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From Paris: ‘We are unstoppable. Another world is possible’

Jeff Johnson, President of the Washington State Labor Council, AFL-CIO, is part of the labor delegation attending the Paris Climate Conference (COP 21), advocating for policies that aggressively address climate change while providing for a “Just Transition” that invests in the communities and working families that will be hardest hit by the transition away from a fossil fuel-based economy.

Special to The Stand

PARIS (Dec. 14, 2015) — COP 21 came to a close Saturday afternoon, Dec. 12. As international delegates finalized text of the Paris document and prepared for celebratory photos, the streets of Paris erupted with a stronger message: “We are unstoppable. Another world is possible,”and “1.5 to stay alive,” and “As the seas rise, we will rise.”

jj-paris-red-cloth-1Civil society, unions, young and old, 10,000 strong lined the streets of the Champs-Elysees with red flowers and kilometers of red cloth representing red lines that can not be crossed if we are to have a just and livable planet. Unburdened by diplomatic text and nation state hierarchy, people raised their voices to recognize that to actually save the planet the majority of oil, gas, and coal reserves need to stay in the ground. And that a transformation of the scale that it will take to reverse the climate trends that have already created millions of water and food refugees, will require placing human rights, indigenous rights, gender equality and a just transition at the very core of the transformation.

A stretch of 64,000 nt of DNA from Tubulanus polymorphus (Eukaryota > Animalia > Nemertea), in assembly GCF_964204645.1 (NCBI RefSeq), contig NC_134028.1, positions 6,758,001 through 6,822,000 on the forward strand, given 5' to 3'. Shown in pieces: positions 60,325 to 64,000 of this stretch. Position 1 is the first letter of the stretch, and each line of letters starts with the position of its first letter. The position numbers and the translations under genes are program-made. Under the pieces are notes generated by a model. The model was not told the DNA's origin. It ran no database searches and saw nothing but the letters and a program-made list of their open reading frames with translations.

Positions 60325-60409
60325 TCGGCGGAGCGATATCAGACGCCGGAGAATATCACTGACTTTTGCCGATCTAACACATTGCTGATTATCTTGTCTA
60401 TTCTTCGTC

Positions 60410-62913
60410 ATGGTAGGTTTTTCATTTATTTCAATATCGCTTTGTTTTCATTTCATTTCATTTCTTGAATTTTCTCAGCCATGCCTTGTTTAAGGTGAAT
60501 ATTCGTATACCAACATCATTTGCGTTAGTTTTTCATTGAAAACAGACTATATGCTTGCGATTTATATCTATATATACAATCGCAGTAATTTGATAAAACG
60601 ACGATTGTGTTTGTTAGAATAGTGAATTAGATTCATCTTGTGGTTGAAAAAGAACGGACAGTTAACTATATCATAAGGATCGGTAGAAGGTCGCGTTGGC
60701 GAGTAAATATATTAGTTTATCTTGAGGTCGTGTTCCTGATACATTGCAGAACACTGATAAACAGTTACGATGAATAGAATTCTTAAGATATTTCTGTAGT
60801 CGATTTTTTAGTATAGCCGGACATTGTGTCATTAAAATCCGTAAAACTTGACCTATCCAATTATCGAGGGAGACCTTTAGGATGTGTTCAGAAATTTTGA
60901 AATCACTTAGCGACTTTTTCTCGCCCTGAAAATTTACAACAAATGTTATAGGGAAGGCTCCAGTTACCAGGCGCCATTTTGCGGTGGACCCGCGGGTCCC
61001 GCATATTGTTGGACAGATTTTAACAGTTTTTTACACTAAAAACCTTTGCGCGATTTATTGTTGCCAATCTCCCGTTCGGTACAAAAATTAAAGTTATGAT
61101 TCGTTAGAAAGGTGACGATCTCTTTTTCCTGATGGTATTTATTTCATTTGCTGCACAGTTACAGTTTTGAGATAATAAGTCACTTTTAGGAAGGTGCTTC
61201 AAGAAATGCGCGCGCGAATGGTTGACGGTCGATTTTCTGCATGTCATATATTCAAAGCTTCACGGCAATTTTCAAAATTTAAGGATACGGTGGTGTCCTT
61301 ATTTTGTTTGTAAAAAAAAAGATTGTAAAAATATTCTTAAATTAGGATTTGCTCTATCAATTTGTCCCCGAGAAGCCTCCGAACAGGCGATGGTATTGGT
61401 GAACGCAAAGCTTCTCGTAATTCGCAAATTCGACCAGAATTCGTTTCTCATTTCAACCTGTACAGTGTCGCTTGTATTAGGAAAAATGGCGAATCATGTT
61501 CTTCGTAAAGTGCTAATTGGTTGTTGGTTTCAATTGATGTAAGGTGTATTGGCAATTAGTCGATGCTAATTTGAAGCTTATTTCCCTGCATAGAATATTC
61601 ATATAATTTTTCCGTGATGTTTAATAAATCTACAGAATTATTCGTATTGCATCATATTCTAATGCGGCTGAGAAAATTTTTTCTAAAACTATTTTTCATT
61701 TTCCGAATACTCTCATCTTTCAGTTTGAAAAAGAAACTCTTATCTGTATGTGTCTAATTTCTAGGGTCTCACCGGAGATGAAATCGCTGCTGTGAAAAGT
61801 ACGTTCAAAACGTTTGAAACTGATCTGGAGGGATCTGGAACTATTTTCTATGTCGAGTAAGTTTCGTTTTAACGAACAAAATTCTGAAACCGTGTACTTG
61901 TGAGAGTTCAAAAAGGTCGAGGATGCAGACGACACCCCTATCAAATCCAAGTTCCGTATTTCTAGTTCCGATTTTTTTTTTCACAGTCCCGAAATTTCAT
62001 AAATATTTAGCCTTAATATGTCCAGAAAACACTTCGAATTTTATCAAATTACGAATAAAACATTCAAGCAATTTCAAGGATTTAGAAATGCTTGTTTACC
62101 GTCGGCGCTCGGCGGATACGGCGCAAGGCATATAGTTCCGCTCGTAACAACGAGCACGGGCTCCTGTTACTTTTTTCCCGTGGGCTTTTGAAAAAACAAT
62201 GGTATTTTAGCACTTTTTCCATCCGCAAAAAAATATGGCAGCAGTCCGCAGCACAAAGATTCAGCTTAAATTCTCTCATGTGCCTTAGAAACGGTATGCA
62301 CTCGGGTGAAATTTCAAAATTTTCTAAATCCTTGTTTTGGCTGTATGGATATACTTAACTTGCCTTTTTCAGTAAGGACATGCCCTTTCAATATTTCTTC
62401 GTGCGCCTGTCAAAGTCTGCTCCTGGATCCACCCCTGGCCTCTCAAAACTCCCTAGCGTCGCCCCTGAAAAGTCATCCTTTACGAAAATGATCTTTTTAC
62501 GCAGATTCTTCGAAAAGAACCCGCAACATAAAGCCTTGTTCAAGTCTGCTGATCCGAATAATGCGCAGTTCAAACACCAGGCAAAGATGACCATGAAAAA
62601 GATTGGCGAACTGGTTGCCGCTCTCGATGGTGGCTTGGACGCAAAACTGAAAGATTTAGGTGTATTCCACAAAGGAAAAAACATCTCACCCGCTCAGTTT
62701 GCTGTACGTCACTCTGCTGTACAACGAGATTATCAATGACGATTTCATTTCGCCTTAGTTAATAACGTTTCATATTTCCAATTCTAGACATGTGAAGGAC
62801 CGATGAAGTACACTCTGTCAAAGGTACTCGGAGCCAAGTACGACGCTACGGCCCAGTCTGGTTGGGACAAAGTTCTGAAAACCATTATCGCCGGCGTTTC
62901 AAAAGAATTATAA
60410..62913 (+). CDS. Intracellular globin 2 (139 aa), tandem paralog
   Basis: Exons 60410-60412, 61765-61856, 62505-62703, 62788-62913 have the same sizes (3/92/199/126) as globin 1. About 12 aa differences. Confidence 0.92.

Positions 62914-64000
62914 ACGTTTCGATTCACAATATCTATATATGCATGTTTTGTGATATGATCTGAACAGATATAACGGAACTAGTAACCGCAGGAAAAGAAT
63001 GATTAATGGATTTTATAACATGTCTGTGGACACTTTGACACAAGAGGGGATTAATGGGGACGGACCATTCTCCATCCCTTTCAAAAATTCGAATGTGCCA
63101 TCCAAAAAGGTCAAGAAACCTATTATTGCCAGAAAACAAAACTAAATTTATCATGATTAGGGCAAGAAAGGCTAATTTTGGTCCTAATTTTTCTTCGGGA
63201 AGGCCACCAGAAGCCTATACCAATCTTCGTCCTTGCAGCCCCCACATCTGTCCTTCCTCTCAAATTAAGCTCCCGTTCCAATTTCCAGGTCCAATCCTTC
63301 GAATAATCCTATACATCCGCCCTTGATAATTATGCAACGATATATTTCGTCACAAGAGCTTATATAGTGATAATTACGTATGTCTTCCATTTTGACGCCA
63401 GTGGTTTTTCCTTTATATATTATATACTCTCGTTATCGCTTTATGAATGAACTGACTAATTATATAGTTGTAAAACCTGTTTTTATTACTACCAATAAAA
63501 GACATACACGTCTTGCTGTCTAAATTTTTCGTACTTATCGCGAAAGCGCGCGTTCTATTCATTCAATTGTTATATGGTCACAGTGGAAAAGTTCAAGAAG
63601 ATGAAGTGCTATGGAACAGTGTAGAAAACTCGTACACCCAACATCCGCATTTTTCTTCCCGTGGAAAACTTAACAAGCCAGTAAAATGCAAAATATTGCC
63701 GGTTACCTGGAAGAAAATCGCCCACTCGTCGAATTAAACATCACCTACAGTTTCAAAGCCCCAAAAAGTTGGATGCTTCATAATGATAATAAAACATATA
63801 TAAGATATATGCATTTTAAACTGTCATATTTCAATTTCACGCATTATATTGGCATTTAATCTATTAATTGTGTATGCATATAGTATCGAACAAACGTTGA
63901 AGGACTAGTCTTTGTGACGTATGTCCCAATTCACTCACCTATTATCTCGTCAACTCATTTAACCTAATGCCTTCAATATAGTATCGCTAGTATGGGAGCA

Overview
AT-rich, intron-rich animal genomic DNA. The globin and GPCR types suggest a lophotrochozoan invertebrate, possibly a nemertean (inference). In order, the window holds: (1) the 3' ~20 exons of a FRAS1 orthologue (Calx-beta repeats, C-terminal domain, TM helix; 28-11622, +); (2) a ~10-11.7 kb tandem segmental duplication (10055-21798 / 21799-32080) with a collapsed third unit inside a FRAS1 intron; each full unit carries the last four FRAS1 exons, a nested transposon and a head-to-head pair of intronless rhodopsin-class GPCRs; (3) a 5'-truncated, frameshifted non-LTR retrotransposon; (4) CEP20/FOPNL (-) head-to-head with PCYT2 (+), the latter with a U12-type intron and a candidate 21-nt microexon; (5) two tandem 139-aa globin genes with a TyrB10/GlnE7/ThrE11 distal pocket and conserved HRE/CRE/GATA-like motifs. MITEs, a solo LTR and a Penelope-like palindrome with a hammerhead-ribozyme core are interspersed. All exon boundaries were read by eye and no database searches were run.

It is easy to get wrapped up the COP 21 process with all of its complexities and emotional tumult, but for all the strengths and shortcomings of the final document, the real impact is that 195 countries, 140 national leaders, civil society groups, unions, and businesses have begun to recognize that we are in a race against time to save our planet.

Sharon Burroughs, President of the International Trade Union Confederation, put it this way:

“The race to stabilize the climate has begun, but tragically, too many governments still lack ambition for the survival of their people. But trade unions know that the road was never to Paris, but through Paris and our resolve to manage a just transition in the face of the largest and most rapid industrial transformation in human history is stronger than ever.”


The most lasting impression that I will have of the Paris Climate talks is the level of knowledge about climate change, the understanding of the impacts that it is having and will have on our work and our standards of living, and the commitment to climate justice that I heard from union leaders and representatives of civil society from India, Brazil, Mexico, Senegal, Canada, France, Germany, Norway, Peru, Australia, New Zealand, Great Britain, and from all over the world.

It gives me great hope that we are not alone in Washington state and that our actions do make a difference. Every action to reduce carbon makes a difference. Every conversation about a Just Transition makes a difference. If we do it right, the fight to reverse climate change is the fight to rebuild shared prosperity for all of us, not just the few.